As illustrated in FIG. 1, power supply 12 comprises AC/DC power management and transformer circuitry, which provides primary and secondary power to alarm device 10. In this embodiment, primary AC power is automatically converted to DC power, and stored in a rechargeable DC battery in the event AC power is interrupted. Power indicator 14, which may comprise an LED or display, is a means for visually monitoring the status of the AC or DC power of alarm device 10. In addition, power supply 12 may comprise a means to provide an audible signal upon low DC power. To obtain its source of AC power, alarm device 10 may comprise an electrical cord, plug, and plug/outlet restraining means to be plugged into an AC outlet of the building structure. Alternatively, alarm device 10 may be hardwired to an AC power source. Other embodiments may comprise primary AC power, primary or secondary DC power, or both.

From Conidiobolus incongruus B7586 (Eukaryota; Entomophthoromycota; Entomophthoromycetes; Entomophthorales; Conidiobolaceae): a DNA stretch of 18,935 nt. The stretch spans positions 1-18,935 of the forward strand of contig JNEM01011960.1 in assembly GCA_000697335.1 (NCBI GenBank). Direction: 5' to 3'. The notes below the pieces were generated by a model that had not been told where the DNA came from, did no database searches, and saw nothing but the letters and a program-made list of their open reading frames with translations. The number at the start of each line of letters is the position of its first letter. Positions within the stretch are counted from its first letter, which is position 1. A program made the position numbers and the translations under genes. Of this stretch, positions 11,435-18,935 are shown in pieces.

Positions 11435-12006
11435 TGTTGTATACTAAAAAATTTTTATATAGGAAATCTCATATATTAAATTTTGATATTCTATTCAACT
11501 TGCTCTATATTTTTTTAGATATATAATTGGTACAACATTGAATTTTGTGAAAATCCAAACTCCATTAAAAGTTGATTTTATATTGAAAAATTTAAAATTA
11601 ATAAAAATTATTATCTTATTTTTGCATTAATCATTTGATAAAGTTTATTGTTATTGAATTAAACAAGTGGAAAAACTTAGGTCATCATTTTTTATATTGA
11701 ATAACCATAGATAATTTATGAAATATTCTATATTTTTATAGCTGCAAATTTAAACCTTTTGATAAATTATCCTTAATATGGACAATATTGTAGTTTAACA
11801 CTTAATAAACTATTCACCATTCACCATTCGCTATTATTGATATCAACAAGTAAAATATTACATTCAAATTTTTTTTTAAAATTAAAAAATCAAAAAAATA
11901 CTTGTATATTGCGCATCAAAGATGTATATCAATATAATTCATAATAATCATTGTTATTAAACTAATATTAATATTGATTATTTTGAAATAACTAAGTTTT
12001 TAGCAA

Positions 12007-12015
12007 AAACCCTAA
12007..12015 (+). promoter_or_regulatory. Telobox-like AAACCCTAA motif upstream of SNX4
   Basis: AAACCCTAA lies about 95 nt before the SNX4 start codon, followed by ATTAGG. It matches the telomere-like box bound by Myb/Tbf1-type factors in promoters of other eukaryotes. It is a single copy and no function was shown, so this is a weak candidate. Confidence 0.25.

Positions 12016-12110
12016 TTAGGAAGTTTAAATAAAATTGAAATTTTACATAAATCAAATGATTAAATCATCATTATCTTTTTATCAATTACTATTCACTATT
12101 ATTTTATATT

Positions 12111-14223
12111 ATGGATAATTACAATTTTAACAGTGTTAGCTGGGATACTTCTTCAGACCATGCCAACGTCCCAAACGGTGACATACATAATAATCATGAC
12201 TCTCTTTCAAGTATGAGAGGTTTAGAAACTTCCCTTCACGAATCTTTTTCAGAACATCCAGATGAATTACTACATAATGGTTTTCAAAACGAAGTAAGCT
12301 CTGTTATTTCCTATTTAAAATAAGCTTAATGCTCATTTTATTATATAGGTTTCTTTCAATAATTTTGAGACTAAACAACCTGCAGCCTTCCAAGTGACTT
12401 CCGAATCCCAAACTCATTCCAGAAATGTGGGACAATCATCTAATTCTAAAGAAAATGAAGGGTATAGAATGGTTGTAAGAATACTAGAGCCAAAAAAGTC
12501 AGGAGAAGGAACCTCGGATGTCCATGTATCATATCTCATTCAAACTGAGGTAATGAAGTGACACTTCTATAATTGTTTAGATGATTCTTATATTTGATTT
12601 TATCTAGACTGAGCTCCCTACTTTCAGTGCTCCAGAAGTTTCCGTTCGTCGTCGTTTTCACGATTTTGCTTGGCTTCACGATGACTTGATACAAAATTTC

Next shown in FIG. 1 is sensor 16, which can comprise either a ionization smoke sensor, a photoelectric smoke sensor, or a combination of smoke sensors. Smoke sensor 16 is configured to detect a threshold level of smoke that is hazardous to a human being. In another aspect, smoke alarm 10 can comprise a combination smoke/carbon monoxide sensor or a carbon monoxide sensor to detect a threshold level of carbon monoxide that is hazardous to a human being. The carbon monoxide sensor may comprise a self-purging sensor, solid-state sensor, electrochemical sensor, or a biomimetic sensor, or other type of carbon monoxide sensor. In another aspect, sensor 16 may comprise a single heat sensor or a any combination of heat and smoke or carbon monoxide sensors.